Understanding the risks of creating a COVID-19 pod

The most effective way to avoid exposure to COVID-19 is to avoid interactions with those who live outside of your household — especially if they occur indoors, in close proximity or without masks, according to Steve Lawrence, MD, associate professor of medicine. In some cases, he said, personal needs necessitate such interactions.

In a communication to students, Lawrence said that creating a COVID-19 pod (or bubble) that includes family, friends or colleagues has become a popular strategy for those who live alone or have close relationships with those outside their household. Within a pod, members accept the risk of interacting with each other — sometimes with less vigilance to masking and distancing.

To create a pod that is as safe as possible, all members must agree to have close interactions only with those in their pod. If one member of the pod decides to interact with others outside of the pod — by going to bars, dining indoors or having unmasked social gatherings — then the boundaries of the pod extend to all additional contacts, and the risk level is increased for everyone. While no pod is as safe as choosing to never spend time unmasked with people outside the household, the smaller the pod, the lower the risk — and in all instances they should not be larger than 10 people.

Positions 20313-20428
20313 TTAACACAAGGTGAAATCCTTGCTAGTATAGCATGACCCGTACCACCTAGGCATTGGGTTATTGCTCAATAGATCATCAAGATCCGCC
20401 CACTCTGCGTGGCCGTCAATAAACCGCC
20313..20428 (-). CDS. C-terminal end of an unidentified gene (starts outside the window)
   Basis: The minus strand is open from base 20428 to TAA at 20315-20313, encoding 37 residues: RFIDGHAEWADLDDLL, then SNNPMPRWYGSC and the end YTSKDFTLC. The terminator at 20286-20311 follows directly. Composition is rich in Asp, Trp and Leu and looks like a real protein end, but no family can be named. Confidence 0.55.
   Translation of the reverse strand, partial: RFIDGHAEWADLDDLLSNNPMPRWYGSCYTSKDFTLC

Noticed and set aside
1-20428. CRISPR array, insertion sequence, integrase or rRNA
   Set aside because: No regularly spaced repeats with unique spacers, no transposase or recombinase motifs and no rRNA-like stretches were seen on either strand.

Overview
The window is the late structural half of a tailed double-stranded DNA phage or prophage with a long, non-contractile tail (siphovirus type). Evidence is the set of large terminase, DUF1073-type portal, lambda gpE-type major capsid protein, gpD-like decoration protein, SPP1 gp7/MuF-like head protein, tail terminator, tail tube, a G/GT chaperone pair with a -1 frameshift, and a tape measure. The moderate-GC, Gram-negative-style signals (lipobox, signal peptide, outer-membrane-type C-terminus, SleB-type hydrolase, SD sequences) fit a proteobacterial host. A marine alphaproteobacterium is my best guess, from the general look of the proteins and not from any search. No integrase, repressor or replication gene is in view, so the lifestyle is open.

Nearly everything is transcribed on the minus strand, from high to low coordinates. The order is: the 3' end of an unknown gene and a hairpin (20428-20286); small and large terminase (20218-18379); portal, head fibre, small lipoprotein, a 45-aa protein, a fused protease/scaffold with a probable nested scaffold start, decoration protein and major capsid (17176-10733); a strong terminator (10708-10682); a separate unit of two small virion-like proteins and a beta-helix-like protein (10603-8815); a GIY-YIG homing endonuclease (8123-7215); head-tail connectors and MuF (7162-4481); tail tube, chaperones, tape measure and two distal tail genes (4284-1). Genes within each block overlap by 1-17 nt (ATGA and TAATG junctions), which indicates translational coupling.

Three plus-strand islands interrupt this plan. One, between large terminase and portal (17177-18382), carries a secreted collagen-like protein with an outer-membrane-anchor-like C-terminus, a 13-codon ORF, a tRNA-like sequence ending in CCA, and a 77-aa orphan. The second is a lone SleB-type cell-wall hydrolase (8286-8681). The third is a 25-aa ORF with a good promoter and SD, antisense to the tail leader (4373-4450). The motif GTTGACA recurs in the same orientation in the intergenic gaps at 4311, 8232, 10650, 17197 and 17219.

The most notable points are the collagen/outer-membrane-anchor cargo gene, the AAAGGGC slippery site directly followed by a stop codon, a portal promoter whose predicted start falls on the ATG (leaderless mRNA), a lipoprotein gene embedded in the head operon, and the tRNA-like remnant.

In a recent CNN article, health experts describe what rules need to be followed, how to handle tricky conversations with friends and family, and what happens if someone socializes outside the bubble.